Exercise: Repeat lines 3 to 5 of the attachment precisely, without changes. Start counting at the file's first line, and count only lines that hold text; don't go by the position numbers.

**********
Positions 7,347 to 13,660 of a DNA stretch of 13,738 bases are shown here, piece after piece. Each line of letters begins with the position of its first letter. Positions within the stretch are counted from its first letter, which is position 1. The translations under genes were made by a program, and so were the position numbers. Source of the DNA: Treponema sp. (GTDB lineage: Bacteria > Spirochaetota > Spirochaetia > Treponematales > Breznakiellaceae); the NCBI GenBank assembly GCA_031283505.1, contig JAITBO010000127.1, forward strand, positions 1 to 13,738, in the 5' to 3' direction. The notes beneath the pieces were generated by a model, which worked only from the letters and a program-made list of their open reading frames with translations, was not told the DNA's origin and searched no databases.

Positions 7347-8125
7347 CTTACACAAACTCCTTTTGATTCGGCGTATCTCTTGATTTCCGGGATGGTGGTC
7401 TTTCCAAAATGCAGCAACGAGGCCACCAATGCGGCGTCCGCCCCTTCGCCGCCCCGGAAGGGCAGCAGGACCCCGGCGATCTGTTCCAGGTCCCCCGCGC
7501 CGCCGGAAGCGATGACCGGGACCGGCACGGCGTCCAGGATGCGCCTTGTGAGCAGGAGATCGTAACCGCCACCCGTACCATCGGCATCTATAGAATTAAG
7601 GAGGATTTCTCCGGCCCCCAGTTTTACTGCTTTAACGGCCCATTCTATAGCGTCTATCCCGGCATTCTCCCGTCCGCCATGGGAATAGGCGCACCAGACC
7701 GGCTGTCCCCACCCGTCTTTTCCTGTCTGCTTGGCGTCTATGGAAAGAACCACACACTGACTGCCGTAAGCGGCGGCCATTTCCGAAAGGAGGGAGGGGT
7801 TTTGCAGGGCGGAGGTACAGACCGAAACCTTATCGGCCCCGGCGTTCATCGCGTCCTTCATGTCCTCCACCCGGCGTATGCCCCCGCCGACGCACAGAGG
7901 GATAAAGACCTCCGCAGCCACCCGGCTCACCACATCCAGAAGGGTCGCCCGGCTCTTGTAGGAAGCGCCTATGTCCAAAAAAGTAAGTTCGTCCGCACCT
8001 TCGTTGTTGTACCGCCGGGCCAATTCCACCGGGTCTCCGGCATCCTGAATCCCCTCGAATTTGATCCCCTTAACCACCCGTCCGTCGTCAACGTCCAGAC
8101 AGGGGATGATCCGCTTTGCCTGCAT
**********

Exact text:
7347 CTTACACAAACTCCTTTTGATTCGGCGTATCTCTTGATTTCCGGGATGGTGGTC
7401 TTTCCAAAATGCAGCAACGAGGCCACCAATGCGGCGTCCGCCCCTTCGCCGCCCCGGAAGGGCAGCAGGACCCCGGCGATCTGTTCCAGGTCCCCCGCGC
7501 CGCCGGAAGCGATGACCGGGACCGGCACGGCGTCCAGGATGCGCCTTGTGAGCAGGAGATCGTAACCGCCACCCGTACCATCGGCATCTATAGAATTAAG